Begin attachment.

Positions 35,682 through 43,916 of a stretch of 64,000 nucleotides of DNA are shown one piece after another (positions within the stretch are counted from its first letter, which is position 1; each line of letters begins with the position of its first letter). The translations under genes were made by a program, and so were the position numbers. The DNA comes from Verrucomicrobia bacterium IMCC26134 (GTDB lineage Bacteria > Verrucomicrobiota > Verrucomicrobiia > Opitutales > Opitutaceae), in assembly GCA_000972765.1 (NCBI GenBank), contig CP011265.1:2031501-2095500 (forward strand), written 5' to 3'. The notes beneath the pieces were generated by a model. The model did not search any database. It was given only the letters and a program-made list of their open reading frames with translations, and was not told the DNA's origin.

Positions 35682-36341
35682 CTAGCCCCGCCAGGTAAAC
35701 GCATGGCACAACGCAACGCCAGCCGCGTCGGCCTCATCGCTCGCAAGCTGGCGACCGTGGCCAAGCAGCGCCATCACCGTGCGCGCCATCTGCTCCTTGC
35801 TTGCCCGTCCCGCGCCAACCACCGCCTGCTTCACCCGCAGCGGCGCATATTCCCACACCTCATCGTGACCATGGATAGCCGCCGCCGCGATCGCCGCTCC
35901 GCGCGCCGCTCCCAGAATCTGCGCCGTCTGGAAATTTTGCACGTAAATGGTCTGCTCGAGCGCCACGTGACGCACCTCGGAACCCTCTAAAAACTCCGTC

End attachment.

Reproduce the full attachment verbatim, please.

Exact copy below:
Positions 35,682 through 43,916 of a stretch of 64,000 nucleotides of DNA are shown one piece after another (positions within the stretch are counted from its first letter, which is position 1; each line of letters begins with the position of its first letter). The translations under genes were made by a program, and so were the position numbers. The DNA comes from Verrucomicrobia bacterium IMCC26134 (GTDB lineage Bacteria > Verrucomicrobiota > Verrucomicrobiia > Opitutales > Opitutaceae), in assembly GCA_000972765.1 (NCBI GenBank), contig CP011265.1:2031501-2095500 (forward strand), written 5' to 3'. The notes beneath the pieces were generated by a model. The model did not search any database. It was given only the letters and a program-made list of their open reading frames with translations, and was not told the DNA's origin.

Positions 35682-36341
35682 CTAGCCCCGCCAGGTAAAC
35701 GCATGGCACAACGCAACGCCAGCCGCGTCGGCCTCATCGCTCGCAAGCTGGCGACCGTGGCCAAGCAGCGCCATCACCGTGCGCGCCATCTGCTCCTTGC
35801 TTGCCCGTCCCGCGCCAACCACCGCCTGCTTCACCCGCAGCGGCGCATATTCCCACACCTCATCGTGACCATGGATAGCCGCCGCCGCGATCGCCGCTCC
35901 GCGCGCCGCTCCCAGAATCTGCGCCGTCTGGAAATTTTGCACGTAAATGGTCTGCTCGAGCGCCACGTGACGCACCTCGGAACCCTCTAAAAACTCCGTC